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Great Expectations

candy floss
I’ve been thinking about Great Expectations a lot lately. The book, the version I saw on film, as well the new version that was recently released. I fantasize about watching it, but for me, as for most moms to little people, watching it in one uninterrupted session without another person on top of you and without someone’s tiny finger in your ear or nose is just not an option at the moment. I love this story so much because, like every really good story, it rides a see-saw between what is and what can be. That tension is always present, even at the very end.

In between all of this fantasizing about Great Expectations it has been a bit of a bleh two weeks where I have not been able to write a single word. You have all been there – in that strange place where children scream and nobody sleeps and you feel stuck and creativity and joy seem few and far between and fuses are short. We all have great expectations when we start out on this adventure called parenting. And like the original story of Great Expectations, it is a rollercoaster of ups and downs with intense tension to the very end.

And then Portia and the Candy floss happened to me……

It started with a fun walk where we bought some pink candy floss. I gave this candy floss to Portia aka second mom because our kids were already high on sweet stuff of all kinds. As I handed this very insignificant bag of sugar to Portia her eyes filled with tears and she started telling me her candy floss story, a story that is really about so much more than candy floss and one that stretches over her whole life leading up to this point, containing all she stands for. This is what she told me; when she was little her mom used to support five children on R400 a month and a treat for them was to go to the beach every now and then. There they would often see people eating candy floss and they would marvel and wonder what it is. They had great expectations but for the longest time their story had the wrong pattern; it was all about how it should not be.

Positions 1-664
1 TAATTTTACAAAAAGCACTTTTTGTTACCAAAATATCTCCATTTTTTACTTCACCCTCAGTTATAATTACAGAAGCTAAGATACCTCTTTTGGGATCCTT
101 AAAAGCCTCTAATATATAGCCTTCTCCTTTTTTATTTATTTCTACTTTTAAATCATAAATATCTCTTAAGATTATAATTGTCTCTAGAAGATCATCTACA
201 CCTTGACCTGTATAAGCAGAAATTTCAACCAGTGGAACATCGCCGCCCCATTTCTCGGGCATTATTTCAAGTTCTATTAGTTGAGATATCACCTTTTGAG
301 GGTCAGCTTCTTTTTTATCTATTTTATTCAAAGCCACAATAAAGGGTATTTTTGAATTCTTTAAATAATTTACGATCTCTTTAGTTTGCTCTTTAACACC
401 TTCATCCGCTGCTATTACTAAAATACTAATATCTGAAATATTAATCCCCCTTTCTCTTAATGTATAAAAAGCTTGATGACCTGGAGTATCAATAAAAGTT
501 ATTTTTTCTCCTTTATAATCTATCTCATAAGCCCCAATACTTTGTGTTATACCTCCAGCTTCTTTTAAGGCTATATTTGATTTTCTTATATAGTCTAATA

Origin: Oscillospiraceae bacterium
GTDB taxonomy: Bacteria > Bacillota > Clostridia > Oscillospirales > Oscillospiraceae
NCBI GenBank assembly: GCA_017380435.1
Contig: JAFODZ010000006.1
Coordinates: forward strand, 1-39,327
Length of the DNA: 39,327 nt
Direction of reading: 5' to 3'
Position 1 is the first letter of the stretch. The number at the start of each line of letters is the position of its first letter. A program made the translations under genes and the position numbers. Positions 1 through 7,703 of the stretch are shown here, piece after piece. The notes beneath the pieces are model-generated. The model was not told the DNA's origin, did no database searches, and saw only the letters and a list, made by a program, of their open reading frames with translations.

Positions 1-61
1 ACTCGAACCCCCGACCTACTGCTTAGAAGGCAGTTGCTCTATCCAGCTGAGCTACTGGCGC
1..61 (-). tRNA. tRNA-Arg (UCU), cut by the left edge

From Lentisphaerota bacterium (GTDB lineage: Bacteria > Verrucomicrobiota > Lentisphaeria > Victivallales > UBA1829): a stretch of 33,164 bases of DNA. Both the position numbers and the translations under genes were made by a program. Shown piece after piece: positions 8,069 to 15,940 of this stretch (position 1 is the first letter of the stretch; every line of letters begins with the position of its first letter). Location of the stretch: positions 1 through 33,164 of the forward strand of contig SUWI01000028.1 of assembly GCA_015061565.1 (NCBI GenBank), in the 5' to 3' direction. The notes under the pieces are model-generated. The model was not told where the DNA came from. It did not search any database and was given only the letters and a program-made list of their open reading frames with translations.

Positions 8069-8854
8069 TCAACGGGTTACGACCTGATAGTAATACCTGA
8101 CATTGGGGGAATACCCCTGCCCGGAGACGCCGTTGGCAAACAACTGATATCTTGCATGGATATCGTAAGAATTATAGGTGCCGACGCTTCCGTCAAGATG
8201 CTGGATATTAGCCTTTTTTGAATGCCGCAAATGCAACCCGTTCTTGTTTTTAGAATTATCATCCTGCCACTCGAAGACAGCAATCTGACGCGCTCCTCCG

Then one day Portia’s mom found a pair of lost sunglasses. She called the number inside the case and the owner was so grateful that she ended up employing Portia’s mom permanently. Like Pip’s benefactor in Great Expectations this set in motion a series of events to change their story. Portia and her sister now work in the same complex as their mom. They bring in money and they can afford to buy their kids candy floss when they go to the beach.

I realised on that short drive to the bus as she told her story that really my great expectations lacked a bit of gratitude. The gap between my expectations and those of Portia humbles me. I have never had to survive on R400 a month, I have never had to gamble away the little money I have in the hope of making more, I have never had to wear shoes that 4 other children wore before me. I’m ok with my kids not sleeping. I’m ok with tantrums and “mommy I don’t like you’s”. I’m ok because we can eat candy floss every day. And just perhaps happiness lies in lowering those great expectations to a realistic level. Like Pip I count myself as lucky and as blessed and I know that life has so much in store for me, but I will not expect a tantrum-free bath hour tonight.

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